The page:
A corporation is a group or body of persons established under law and treated by law as an individual "person" with rights and liabilities similar to those of an individual although this legal unit is both distinct and apart from the rights and liabilities of those persons composing it. As opposed to companies, primary advantage of corporate existence is that investors' liability is usually limited to the amount they paid to purchase stock.

A corporation has certain posers and duties of a natural person, and it may continue for any length of time the law prescribes.

Corporations and companies are considered an artificial person at law.

Close corporation

Close corporation (or closely-held corporation) is a corporation with only a small number of shareholders.

De facto corporation

A corporation whose valid existence is recognized although it has failed to comply with technical legal requirements for formation.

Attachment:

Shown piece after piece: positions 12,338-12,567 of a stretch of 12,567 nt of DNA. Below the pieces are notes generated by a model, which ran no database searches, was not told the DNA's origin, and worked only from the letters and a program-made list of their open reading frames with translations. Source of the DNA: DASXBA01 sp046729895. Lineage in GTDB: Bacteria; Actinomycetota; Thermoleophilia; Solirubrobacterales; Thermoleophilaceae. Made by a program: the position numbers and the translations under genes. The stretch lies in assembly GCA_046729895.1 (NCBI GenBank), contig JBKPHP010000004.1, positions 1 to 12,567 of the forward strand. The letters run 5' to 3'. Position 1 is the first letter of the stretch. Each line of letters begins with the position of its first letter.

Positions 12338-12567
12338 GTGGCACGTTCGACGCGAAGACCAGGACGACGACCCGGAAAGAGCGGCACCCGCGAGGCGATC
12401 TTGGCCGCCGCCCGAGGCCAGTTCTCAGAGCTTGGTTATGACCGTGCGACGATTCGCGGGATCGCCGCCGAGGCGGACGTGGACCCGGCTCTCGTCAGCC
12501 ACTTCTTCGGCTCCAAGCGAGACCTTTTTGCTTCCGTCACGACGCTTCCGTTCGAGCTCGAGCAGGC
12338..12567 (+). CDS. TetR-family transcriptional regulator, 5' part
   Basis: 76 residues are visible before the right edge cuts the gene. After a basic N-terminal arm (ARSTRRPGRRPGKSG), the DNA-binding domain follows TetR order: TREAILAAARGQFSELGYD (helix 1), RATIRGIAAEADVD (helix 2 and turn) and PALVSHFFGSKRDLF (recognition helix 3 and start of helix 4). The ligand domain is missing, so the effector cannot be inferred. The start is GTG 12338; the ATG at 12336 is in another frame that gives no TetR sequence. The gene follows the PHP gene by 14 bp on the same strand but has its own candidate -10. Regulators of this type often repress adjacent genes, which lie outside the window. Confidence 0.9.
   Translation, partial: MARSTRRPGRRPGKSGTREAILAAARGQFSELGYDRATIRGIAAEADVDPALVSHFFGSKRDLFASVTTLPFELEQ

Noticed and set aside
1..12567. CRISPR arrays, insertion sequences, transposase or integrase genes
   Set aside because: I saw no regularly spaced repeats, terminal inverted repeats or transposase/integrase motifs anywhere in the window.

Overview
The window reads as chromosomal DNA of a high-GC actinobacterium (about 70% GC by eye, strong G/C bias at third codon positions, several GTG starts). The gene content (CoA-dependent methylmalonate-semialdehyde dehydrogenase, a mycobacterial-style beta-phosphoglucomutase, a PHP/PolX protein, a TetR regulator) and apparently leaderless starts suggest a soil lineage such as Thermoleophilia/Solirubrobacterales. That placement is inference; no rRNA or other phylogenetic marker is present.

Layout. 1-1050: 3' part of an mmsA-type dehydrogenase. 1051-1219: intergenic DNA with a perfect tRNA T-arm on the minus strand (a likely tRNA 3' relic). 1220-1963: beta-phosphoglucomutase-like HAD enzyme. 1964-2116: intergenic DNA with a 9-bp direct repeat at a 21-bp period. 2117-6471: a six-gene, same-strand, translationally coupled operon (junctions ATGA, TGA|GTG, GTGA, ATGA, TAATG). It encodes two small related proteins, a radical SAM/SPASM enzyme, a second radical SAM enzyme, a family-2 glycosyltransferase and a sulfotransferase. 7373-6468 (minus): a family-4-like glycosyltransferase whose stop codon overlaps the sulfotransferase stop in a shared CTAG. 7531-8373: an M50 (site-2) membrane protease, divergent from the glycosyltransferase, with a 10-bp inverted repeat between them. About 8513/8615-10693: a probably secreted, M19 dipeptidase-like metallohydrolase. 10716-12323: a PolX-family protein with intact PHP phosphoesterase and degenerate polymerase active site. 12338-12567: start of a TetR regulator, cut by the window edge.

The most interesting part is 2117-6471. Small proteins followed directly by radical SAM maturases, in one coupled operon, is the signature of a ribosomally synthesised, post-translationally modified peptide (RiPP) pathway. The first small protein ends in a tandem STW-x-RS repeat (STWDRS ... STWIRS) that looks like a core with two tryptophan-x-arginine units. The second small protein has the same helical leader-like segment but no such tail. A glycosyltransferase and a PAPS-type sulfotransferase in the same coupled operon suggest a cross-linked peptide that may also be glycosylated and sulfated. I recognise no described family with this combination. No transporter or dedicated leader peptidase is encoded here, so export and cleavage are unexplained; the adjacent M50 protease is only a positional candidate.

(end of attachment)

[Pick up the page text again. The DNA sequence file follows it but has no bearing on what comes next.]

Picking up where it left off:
De jure corporation

A corporation whose valid existence is recognized because of incorporators' full compliance with laws governing corporate formation. Compare De facto corporation.

Professional corporation

A corporation formed for the purpose of providing professional services, such as legal or accounting services.

S corporation

A closely-held corporation which is treated as a partnership under federal income tax law.

Nonprofit corporation

Any legal entity which has been incorporated under the law of its jurisdiction for purposes other than making profits for its owners or shareholders. For example, a religious corporation is a nonprofit corporation organized to promote religious purposes.
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